Mexican composer Daniel Catán died suddenly last weekend. The 62-year-old Catán had a special relationship with Houston, working closely with the Houston Grand Opera and the UH's Moores School of Music over the last few years.
HGO Music Director Patrick Summers spoke to us about the loss of Catán, its effect on the HGO family and the opera world in general. "Daniel was a vital force in our little world. And it's been very, very sad for us," Summers says. "There's the sadness of the shock - and the shock of the sadness - but there's also a great deal of joy in remembering Daniel."
Summer first worked with Catán in 1996 when HGO co-commissioned and premiered his opera Florencia en el Amazonas, a co-production with the Los Angeles Opera that was inspired by works of author Gabriel Garcia Márquez. The production, the first Spanish-language opera commissioned by major American companies, made opera history.
"That he was attracted to a work about transformation was always so moving to me," says Summers, "because I think he really did, as a man, believe in the transforming power of music. He had a real faith in art.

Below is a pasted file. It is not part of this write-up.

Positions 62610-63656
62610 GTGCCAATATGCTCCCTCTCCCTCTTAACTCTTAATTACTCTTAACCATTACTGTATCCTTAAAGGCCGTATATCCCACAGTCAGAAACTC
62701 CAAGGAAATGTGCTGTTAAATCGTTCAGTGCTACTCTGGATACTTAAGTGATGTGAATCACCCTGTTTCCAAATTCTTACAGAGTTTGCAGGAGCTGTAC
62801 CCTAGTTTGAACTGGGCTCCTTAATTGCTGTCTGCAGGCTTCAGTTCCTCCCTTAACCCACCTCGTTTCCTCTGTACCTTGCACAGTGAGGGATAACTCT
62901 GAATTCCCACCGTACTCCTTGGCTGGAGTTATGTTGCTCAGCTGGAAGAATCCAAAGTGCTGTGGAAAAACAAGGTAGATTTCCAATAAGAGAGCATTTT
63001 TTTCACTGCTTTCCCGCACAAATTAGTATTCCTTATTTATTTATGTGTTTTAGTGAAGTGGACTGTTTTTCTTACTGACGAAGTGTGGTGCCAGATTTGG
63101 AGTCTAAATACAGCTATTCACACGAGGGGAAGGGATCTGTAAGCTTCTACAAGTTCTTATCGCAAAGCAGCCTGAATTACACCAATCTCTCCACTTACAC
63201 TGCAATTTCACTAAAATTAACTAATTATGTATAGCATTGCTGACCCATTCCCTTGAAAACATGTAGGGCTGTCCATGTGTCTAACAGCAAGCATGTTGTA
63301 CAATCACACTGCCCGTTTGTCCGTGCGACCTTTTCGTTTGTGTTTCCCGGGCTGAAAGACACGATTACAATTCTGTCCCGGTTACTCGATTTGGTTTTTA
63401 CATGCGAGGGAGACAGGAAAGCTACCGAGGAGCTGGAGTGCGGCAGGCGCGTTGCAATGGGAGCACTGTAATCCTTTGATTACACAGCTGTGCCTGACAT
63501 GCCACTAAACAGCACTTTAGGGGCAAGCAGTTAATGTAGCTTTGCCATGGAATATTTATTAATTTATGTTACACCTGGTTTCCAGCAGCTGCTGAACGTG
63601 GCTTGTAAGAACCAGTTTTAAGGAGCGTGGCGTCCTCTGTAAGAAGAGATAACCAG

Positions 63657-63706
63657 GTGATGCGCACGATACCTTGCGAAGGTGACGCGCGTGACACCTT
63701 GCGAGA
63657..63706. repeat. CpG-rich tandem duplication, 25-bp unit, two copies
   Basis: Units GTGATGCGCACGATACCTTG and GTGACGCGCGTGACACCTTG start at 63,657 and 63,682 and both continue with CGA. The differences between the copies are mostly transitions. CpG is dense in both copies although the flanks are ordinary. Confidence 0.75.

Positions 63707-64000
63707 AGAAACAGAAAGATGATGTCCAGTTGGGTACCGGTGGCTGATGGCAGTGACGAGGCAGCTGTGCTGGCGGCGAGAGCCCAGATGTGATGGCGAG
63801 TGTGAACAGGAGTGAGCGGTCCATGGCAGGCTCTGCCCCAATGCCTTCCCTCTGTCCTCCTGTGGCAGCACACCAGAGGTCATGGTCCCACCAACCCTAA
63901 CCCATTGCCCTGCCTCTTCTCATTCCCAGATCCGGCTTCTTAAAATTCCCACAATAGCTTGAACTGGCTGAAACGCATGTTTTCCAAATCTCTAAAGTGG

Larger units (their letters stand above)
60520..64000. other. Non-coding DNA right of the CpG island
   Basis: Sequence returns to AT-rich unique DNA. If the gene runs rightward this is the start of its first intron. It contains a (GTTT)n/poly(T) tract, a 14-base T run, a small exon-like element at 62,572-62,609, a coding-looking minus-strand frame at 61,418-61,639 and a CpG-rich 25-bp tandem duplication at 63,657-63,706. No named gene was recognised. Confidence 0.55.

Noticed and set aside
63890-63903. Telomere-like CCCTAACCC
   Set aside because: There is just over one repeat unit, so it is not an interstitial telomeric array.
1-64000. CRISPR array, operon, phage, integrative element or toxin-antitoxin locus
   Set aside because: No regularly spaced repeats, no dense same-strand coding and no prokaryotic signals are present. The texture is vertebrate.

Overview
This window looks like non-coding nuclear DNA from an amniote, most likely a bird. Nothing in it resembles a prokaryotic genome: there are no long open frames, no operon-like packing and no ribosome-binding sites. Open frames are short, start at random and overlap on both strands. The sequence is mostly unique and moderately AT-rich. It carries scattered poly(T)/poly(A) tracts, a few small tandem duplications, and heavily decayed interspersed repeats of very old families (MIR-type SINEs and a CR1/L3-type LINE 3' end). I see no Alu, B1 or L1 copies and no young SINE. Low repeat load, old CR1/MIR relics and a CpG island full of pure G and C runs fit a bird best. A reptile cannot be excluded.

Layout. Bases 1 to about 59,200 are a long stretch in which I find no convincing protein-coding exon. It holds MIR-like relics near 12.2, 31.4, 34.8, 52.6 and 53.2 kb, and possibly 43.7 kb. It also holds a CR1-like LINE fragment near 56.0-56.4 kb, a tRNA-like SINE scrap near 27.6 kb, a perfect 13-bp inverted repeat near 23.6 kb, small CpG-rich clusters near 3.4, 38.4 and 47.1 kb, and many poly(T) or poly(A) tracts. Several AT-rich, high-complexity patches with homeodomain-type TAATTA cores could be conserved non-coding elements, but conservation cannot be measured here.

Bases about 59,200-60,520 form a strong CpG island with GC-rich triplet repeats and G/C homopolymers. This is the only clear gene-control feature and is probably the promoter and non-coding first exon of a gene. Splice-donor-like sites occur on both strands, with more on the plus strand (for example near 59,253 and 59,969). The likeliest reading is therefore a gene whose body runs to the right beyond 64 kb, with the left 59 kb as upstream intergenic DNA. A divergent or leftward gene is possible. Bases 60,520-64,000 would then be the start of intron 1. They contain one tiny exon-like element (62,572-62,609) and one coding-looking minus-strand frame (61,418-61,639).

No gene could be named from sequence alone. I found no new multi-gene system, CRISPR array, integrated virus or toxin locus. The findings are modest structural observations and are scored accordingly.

"He was just a unique compositional voice. He had this very, very special quality that only a very few gifted artists have and it's a quality that I can only describe as an incredible childlike innocence when practicing his art. When he was talking about music, he suddenly just transformed before you into a ten-year-old on Christmas morning."
HGO later commissioned his third opera, Slasipuedes, A Tale of Love, War and Anchovies. While HGO did not have a hand in Catán's Il Postino, there were certain to be future commissions with Catán. "I was expecting us to work together for all the rest of our lives," says Summers. "I really loved Daniel."
The Moores School of Music launched the Daniel Catán Project in 2009, a program dedicated to mounting one of Catán's operas every two years using a mostly student cast. Catán was scheduled to attend a performance of his opera Il Postino at the University of Houston on the day he died.
Below is an interview with Daniel Catán.
Keep the Houston Press Free... Since we started the Houston Press, it has been defined as the free, independent voice of Houston, and we would like to keep it that way. Offering our readers free access to incisive coverage of local news, food and culture. Producing stories on everything from political scandals to the hottest new bands, with gutsy reporting, stylish writing, and staffers who've won everything from the Society of Professional Journalists' Sigma Delta Chi feature-writing award to the Casey Medal for Meritorious Journalism. But with local journalism's existence under siege and advertising revenue setbacks having a larger impact, it is important now more than ever for us to rally support behind funding our local journalism. You can help by participating in our "I Support" membership program, allowing us to keep covering Houston with no paywalls.